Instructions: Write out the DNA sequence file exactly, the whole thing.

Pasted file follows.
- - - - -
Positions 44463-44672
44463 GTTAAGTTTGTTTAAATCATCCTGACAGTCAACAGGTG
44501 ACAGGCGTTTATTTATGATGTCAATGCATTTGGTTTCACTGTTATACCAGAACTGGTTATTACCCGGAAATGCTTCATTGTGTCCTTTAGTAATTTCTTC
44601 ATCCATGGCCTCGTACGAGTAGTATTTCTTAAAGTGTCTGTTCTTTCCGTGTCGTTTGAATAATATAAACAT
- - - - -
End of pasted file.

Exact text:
Positions 44463-44672
44463 GTTAAGTTTGTTTAAATCATCCTGACAGTCAACAGGTG
44501 ACAGGCGTTTATTTATGATGTCAATGCATTTGGTTTCACTGTTATACCAGAACTGGTTATTACCCGGAAATGCTTCATTGTGTCCTTTAGTAATTTCTTC
44601 ATCCATGGCCTCGTACGAGTAGTATTTCTTAAAGTGTCTGTTCTTTCCGTGTCGTTTGAATAATATAAACAT